Last Friday, the south-western Victorian town of Colac did not have a single coronavirus case.
A week later, the town is trying to stop one of Victoria’s biggest clusters.
The locals are calling for lockdown. The shire’s MP says the health department has left them high and dry. Rumours are running rampant.
Melburnians with parents in the area are calling them, panicked, and saying “Do you have a mask? Don’t go to the shops”.
With no official direction, the town has started shutting down.
Between Friday night and Wednesday morning, Colac had 27 positive COVID cases.
Nearly half are understood to be linked to the Australian Lamb Company meat processing cluster, where the outbreak started.
And there are growing concerns infections are getting out of control.
Local Liberal MP Richard Riordan, accused health authorities of leaving the area high and dry, saying contact tracing had been too slow.
“There’s been no contact tracing. The Department of Health has a nimbleness of a glacier. This is the problem,” he told The New Daily.
“The first person had been at work on the Thursday previous, then wasn’t feeling well, got tested on Monday and got his result back on Friday.
“That delay has allowed the spread to continue.
“NSW has fewer active cases, diagnosis than what Colac has. Contact tracing in a country town should be the easiest thing possible.
“We’ve got people here having to self-contact trace. People don’t know what they need to do.”
DHHS did not reply to requests for comment.
The Australian Lamb Company abattoir where the outbreak began has 718 employees from Colac and the surrounding area.
They’ve all been forced into isolation and tested – so far 13 workers have been infected with the virus.
“ALC has closed its operations in Colac for at least 14 days,” a spokesperson said.
“We are continuing to work with health authorities, government and community leaders to ensure all necessary steps are taken to reduce the risk of further transmission.
“Disruption to meat supply has also been kept to a minimum due to some of our operations being moved to an alternative facility.”
Contact tracers are investigating if this cluster came from another abattoir, JBS in Brooklyn in Melbourne’s west, where a worker may have passed on the virus to a relative who works for ALC.
Colac Otway Shire Mayor Jason Schram said his community had been managing the situation itself.
“When we got up Friday morning there were zero cases in Colac. We hadn’t had a case in six months,” Cr Schram said.
“We got an indication someone had tested positive Friday evening. It’s gone from there.
“We’ve had to take it upon ourselves. Our local hospital has had to run our own testing and contract tracing regimen. It’s been very difficult.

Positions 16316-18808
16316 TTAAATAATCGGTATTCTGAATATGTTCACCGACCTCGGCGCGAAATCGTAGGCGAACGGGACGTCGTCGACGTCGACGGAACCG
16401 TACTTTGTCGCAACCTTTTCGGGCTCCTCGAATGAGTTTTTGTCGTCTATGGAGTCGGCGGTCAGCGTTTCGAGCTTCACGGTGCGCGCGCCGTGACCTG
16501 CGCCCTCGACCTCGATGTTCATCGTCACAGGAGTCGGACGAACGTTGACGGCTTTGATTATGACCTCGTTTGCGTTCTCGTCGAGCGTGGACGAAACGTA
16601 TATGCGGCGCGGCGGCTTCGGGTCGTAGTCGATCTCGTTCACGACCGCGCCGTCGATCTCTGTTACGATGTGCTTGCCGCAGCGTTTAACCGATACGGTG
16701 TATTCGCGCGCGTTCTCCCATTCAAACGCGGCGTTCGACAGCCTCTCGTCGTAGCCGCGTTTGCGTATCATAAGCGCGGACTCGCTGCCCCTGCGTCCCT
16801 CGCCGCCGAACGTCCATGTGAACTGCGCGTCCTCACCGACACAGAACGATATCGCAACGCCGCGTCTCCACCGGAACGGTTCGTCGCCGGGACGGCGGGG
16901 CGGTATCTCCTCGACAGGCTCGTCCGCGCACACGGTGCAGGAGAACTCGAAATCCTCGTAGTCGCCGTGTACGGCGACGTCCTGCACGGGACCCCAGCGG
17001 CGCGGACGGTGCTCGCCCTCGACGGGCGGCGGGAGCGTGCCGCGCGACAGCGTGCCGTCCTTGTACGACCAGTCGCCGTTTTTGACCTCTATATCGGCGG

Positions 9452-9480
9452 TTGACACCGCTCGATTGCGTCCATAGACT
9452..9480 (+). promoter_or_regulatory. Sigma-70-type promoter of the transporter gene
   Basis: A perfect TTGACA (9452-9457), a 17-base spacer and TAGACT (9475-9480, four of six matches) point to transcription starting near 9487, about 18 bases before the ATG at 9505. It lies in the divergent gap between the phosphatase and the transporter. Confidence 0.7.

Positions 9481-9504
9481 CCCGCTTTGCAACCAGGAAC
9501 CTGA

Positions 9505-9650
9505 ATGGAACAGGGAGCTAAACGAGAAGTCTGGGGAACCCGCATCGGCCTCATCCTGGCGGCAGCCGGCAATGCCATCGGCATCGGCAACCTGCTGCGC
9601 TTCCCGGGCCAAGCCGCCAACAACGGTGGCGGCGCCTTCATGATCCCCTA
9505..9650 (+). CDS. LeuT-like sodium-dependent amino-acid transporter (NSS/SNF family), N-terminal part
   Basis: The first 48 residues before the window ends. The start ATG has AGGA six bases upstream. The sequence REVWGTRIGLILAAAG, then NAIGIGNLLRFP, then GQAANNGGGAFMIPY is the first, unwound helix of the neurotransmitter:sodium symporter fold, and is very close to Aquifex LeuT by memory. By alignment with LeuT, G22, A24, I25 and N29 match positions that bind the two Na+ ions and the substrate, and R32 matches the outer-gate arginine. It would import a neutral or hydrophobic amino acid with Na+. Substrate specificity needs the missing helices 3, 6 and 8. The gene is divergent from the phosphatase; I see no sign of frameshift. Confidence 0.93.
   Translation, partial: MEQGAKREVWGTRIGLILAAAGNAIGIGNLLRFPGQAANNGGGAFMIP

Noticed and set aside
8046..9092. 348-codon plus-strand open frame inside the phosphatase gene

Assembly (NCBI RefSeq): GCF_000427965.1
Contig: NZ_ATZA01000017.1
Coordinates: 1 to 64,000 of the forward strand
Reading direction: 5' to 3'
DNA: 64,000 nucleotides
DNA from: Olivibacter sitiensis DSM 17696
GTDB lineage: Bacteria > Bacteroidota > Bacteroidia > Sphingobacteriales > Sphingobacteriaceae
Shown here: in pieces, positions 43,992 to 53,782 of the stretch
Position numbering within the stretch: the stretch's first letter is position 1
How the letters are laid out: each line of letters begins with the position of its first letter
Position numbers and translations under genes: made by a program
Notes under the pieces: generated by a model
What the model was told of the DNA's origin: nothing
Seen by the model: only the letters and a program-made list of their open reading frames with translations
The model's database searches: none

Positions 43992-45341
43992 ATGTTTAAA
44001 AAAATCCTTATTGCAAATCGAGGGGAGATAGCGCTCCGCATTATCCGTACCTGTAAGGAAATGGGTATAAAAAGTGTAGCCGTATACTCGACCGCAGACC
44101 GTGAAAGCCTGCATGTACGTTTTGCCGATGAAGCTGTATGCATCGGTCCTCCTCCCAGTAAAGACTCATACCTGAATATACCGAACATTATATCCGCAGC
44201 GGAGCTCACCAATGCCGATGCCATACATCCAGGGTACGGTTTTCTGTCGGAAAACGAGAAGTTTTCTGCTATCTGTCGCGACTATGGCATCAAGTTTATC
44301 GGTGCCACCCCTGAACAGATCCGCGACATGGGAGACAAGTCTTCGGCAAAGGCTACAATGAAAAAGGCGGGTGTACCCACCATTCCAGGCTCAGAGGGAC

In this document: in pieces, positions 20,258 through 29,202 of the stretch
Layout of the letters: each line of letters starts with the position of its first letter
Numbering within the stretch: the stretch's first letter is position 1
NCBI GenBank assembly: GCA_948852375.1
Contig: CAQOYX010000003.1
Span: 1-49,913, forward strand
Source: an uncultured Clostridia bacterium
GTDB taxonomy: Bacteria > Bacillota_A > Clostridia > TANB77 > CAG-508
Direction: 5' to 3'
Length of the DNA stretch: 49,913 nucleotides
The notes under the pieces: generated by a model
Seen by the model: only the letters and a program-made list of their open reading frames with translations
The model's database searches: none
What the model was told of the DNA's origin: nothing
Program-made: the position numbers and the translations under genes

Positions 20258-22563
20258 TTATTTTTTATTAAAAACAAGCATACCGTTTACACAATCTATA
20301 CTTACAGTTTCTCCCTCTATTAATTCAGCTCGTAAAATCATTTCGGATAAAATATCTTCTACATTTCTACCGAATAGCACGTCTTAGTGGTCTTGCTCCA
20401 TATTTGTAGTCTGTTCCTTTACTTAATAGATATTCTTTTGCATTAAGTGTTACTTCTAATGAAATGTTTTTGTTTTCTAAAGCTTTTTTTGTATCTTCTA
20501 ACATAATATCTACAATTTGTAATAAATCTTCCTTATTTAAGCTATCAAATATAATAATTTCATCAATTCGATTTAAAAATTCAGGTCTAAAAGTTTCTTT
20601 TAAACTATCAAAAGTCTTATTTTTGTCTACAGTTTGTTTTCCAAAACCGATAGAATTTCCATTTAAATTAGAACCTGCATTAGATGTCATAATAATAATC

“We didn’t initially have a phone call from anyone, government or DHHS, in the last 24 hours we’ve had contact from them.
“I’ve obviously been critical of the initial response. We’ve started to get a response from the state government on Wednesday.”
Cr Schram wants the Victorian government to impose a stage-three lockdown in the area.
“Initially I called for a two-week lockdown. We had gone from zero and we’re in a small town … it doesn’t take long for everyone to be affected,” he said.
On Tuesday, Premier Daniel Andrews said he had no immediate plans to lock down Colac, but it remained an option.
“I think that provided people follow the advice that they’ve been given, then we can limit the spread of the virus there,” Mr Andrews said.
“Having said that, though, these things can change, and we‘ll be monitoring that daily based on the numbers and based on the advice that (Victorian chief health officer Brett Sutton) provides to me.”
Meanwhile, several businesses have closed and the council has closed the library and customer service centre.
Trinity College Colac closed on Monday after a student tested positive, but state and primary schools have remained open.
Parents have responded by withdrawing their children, with 70 per cent reportedly not attending school.
Resident Teresa Robertson said the community was anxious but had come out to support everyone.
“Yesterday I had to go into Colac to do some shopping, I was so impressed with the wonderful response from our local community,” Ms Robertson said.
The streets were virtually empty, those out were standing 1.5 metres apart, and most people wore face masks.
“Basically we’ve gone into this automatic lockdown. People are so aware of the serious of the situation,” she said.
“It’s grassroots. People aren’t waiting to see the local or state government to decide. We’re just doing it. I’m really proud.”